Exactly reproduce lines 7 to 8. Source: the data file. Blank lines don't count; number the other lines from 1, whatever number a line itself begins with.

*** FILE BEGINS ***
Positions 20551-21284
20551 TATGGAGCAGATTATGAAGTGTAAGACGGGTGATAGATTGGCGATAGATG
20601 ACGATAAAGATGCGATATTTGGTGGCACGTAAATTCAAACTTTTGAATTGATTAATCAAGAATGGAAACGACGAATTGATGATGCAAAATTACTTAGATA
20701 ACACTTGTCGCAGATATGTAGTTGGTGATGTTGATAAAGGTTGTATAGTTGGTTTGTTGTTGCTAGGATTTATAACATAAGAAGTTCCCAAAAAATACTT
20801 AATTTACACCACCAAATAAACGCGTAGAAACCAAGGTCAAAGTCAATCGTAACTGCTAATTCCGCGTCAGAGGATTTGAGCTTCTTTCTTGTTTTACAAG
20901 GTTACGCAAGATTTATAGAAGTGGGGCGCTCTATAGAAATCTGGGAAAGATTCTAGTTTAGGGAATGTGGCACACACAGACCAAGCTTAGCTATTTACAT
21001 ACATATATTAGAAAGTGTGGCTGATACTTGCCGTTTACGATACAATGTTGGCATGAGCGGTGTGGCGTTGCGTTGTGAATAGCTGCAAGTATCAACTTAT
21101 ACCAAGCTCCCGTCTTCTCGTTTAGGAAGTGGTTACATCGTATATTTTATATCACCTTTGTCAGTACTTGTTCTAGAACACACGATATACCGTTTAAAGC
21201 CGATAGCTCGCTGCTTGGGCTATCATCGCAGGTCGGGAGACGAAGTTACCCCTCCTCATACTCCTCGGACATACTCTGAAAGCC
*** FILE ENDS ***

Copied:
21001 ACATATATTAGAAAGTGTGGCTGATACTTGCCGTTTACGATACAATGTTGGCATGAGCGGTGTGGCGTTGCGTTGTGAATAGCTGCAAGTATCAACTTAT
21101 ACCAAGCTCCCGTCTTCTCGTTTAGGAAGTGGTTACATCGTATATTTTATATCACCTTTGTCAGTACTTGTTCTAGAACACACGATATACCGTTTAAAGC